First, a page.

Asean working on nuanced AI rules to smoothen diverse operations

The move is in line with the global trend to promote the responsible use of artificial intelligence to mitigate potential risks.

Prime Sarmiento

Prime Sarmiento

China Daily


This illustration picture shows the AI (Artificial Intelligence) smartphone app ChatGPT surrounded by other AI App in Vaasa, on June 6, 2023. (PHOTO / AFP)

July 11, 2023

HONG KONGExperts say that one-size fits all approach to use of emerging tech will not suit Southeast Asia

Much-needed regulations to ensure the responsible use of emerging technologies such as artificial intelligence (AI) in Southeast Asia must consider the diverse perspectives and experiences of the people in the region, experts said.

Members of the Association of Southeast Asian Nations (ASEAN) are now drafting the ASEAN Guide on AI Governance and Ethics, which is expected to be released in early 2024.

Singapore, the 2024 rotating chair of the ASEAN Digital Ministers Meeting, is leading discussions on the guidelines.

The Association of Southeast Asian Nations’ move is in line with the global trend to promote the responsible use of artificial intelligence to mitigate potential risks

Elina Noor, a senior fellow for the Asia Program of the US-based Carnegie Endowment for International Peace, said ASEAN governments primarily view AI through a “pragmatic, utilitarian lens”.

They treat this emerging technology as a means to boost the economy and improve public services, she said.

Noor noted ASEAN’s diversity and that differences in technical, policy, and legal capacities and capabilities in different countries need to be considered when setting standards on AI.

“There are significant gaps in the region as a whole in framing AI-related discussions from a more organic and holistic approach that factors in historical, social, and cultural precepts. National and regional approaches in ASEAN have instead tended to favor adapting conventional frameworks, concepts, and terminology – many of which emerge from specific contexts in the global north – and localizing them where relevant,” she said.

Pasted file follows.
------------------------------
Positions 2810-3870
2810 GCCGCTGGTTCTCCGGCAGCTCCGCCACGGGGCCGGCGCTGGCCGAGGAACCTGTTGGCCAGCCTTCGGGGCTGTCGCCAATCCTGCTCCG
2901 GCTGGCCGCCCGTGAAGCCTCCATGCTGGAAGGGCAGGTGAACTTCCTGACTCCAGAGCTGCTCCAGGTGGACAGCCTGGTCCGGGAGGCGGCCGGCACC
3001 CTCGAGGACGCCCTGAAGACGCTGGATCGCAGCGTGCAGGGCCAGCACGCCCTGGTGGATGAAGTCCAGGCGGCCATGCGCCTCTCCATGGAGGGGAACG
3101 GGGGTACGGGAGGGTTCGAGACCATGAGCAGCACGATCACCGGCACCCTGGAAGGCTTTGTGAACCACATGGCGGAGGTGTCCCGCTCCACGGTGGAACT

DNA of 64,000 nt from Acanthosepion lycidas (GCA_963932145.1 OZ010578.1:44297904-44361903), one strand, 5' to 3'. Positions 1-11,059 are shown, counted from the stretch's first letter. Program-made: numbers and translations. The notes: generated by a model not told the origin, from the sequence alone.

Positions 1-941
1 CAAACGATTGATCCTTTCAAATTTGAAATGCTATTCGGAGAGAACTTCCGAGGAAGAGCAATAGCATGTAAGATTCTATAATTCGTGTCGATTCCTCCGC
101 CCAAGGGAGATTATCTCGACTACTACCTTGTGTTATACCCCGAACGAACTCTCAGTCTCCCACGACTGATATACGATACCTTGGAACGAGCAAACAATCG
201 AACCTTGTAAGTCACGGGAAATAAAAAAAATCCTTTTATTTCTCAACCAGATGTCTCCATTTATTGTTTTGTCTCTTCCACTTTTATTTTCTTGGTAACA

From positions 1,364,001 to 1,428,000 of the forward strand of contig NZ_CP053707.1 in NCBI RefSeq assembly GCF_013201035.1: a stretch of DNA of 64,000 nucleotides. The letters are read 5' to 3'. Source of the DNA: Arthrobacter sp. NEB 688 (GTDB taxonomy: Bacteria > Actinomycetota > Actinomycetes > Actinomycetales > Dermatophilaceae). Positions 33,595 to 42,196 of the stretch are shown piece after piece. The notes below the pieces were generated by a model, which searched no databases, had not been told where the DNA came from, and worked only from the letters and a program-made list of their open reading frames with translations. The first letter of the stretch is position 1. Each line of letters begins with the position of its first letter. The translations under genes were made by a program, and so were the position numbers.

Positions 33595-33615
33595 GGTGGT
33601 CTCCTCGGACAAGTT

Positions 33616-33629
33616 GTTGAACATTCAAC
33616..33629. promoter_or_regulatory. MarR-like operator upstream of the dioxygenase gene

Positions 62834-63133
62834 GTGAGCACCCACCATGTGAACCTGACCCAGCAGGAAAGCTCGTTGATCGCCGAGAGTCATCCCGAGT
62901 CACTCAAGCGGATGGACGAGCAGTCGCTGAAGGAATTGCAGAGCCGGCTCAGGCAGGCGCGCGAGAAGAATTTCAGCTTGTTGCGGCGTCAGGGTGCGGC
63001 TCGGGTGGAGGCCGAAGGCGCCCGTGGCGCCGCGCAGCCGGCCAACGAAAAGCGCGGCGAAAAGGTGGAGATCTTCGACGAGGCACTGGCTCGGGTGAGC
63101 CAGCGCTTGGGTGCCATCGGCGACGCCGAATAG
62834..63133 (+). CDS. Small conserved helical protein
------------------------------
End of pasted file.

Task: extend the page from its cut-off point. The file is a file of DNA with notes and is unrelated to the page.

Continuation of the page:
Noor said it is important for ASEAN to set rules and ethics on AI as it will help the region chart its digital future based on each member state’s national aspirations while redressing structural inequities through technology.

She said a set of guidelines can also promote an ASEAN-wide approach to AI, giving the region the agency and autonomy in the field of digital technology.

ASEAN’s move is in line with the global trend to promote the responsible use of AI to mitigate potential risks.

The European Parliament will soon pass a law regulating AI, British Prime Minister Rishi Sunak said that the United Kingdom will host a global summit on safety in artificial intelligence in autumn, and China participated in formulating UNESCO’s Recommendation on the Ethics of Artificial Intelligence.

Monchito Ibrahim, the lead convener of the Manila-based Alliance of Tech Innovators for the Nation, said it is “comforting” to see that ASEAN is developing guidelines on AI, as the region needs to strike a balance between the economic advantages of AI and its associated risks.

“AI is engendering excitement and fear about its potential to reshape almost everything we do today,” he said.

Ibrahim, a former undersecretary of the Philippine Department of Information and Communications Technology, said that AI has emerged as a “favorite topic” of the many forums held in the country in the last six months.

“For most people, the biggest worry is the impact of AI on their jobs and making their skills irrelevant. Policymakers are also worried about the potential use of AI to spread misinformation,” he said.

AI is key to Singapore’s vision of developing a Smart Nation and it has committed nearly 700 million Singapore dollars on AI-related research.

In Thailand, the Bangkok Metropolitan Administration has launched an AI-powered CCTV network to prevent motorcyclists from riding on footpaths and ensure compliance with traffic laws.

Malaysia’s Fly FM radio station has introduced Aina Sabrina, the country’s first AI-powered radio DJ, while in Indonesia tvOne’s Nadira is a virtual television anchor that was developed based on the station’s real-life news anchor Fahada Indi.

James Pang Yan, co-director of the Business Analytics Center at the National University of Singapore’s Business School, said the time is right for developing guidelines on AI as the technology is advancing rapidly and has a significant impact on people’s daily lives.

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